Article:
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The Hutchison Caracal Gravel Tire Range Could be the Fastest On The Market

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We’ve been hearing a lot from the Hutchinson camp this year. So far, they’ve covered nearly the entire bike racing spectrum. They’ve released a road tire (Blackbird), a mountain bike tire (Python 3), and now gravel. Meet the Hutchison Caracal Gravel Tire and Caracal Gravel Race Tire. 

Hutchinson Caracal gravel tire
Photo: Jordan Villella

One thing all of these tires have in common is a race and performance focus. That also means they share some similarities in compound, casing, and layup. Each line, whether the Blackbird or the Python, borrows tech from the other. The Caracal takes cues from its road and mountain bike brethren to craft a truly fast gravel race tire. 

What is the Hutchinson Caracal? 

Hutchinson Caracal gravel tire outside side
Photo: Jordan Villella

The Caracal is Hutchinson’s newest gravel tire range, aimed squarely at speed and performance. The lineup features two tires: the Caracal Race and Caracal. The Caracal tires have the same tread pattern and designs but have two different constructions. 

Hutchinson Caracal gravel tire top over
Photo: Jordan Villella

Caracal Race features an all-out speed and race focus, forgoing some puncture protection for reduced rolling resistance and weight. The Caracal has a greater range of puncture productivity, and with that comes some additional weight (but not much). 

Like the other Hutchinson tires released this season, the new Caracal Gravel range features the premium’ Racing Lab’ naming. These tires are hand-made in France and the product of Hutchinson athletes’ feedback and testing. The Caracal range took many cues from ultra-distance gravel specialist Ulrich Bartholmoes.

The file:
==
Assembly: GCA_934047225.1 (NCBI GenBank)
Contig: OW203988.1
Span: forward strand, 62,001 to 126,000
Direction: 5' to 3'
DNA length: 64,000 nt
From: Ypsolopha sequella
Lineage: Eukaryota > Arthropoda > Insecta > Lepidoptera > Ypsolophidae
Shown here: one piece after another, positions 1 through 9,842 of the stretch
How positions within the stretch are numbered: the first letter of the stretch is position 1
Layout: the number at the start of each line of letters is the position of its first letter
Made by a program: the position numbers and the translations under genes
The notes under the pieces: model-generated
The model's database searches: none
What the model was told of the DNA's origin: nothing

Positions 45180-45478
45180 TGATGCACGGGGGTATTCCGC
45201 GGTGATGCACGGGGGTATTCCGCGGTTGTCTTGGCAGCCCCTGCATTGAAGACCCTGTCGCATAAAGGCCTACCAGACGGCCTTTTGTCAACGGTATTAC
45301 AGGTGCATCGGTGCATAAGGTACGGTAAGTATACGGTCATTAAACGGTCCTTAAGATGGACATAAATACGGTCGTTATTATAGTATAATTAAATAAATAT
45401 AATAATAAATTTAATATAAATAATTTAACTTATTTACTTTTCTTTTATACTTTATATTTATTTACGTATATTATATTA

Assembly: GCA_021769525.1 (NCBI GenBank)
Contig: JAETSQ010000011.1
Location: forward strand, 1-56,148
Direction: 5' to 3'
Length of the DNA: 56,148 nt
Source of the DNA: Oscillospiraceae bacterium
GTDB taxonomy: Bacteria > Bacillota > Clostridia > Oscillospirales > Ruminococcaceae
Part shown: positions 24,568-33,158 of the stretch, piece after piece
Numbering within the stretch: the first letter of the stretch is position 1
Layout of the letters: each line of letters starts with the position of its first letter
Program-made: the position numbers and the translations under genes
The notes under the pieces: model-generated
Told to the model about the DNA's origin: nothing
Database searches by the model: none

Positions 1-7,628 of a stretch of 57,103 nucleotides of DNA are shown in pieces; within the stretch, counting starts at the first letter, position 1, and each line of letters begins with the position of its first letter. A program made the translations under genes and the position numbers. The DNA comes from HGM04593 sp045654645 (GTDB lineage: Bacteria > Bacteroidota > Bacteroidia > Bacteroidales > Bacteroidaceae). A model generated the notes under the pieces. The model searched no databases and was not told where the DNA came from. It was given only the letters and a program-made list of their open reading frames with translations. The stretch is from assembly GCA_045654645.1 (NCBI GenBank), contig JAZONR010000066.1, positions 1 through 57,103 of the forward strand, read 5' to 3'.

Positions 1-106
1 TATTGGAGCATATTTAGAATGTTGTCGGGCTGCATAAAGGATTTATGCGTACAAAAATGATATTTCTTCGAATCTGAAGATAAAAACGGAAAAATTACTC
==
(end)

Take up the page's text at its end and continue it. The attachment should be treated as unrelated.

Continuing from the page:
Hutchinson Caracal Gravel Race Tire

Hutchinson Caracal Race gravel tire tech drawing
Image Hutchinson

When creating the Carcal Race tire, the team at Hutchinson wanted to create the fastest gravel tire on the market—years of research, prototyping, and looping in athlete feedback followed. The result is a gravel race tire that outperforms similar race tires from competitors by up to 35% in independent tests commissioned by Hutchinson.

HUTCHINSON_race live
Image Hutchinson

How? It helps that Hutchison also had two high-level (and Olympic hopeful) tires in Racing Lab development at the same time: the Blackbird and the Python 3.

HUTCHINSON_race
Image Hutchinson

The Caracal Race uses the new SwiftEasy casing technology you’ll see on the Blackbird. The cool thing about this casing is that unlike typical tire casings, which overlap at the center of the tread, the new casing is bonded to the tire’s outer layer (see photo above again).

This method means one less casing layer is required at the center, allowing for significantly increased flexibility and performance. Hutchinson claims rolling resistance is reduced by an unprecedented 40% over similar semi-slick gravel tires in the Hutchinson range.

HUTCHINSON_race top tread
Image Hutchinson

The Caracal Race also utilizes Hutchinson’s new high-performance Mach Tread 3.0 compound. This compound is another technology initially developed for its performance BlackBird road tires – covered here. 

To recap, the Mach Tread 3.0 is the fastest compound Hutchinson has developed. Its new formulation offers an exceptional 25% rebound, meaning more energy is returned into forward motion. Not only is the compound faster than its predecessor, but it’s also 10% harder and more resistant to tearing. Hutchinson’s tests resulted in 75% better performance in tear tests, all without compromising grip.

Caracal Tread Pattern 

Hutchinson Caracal gravel tire top side front
Photo: Jordan Villella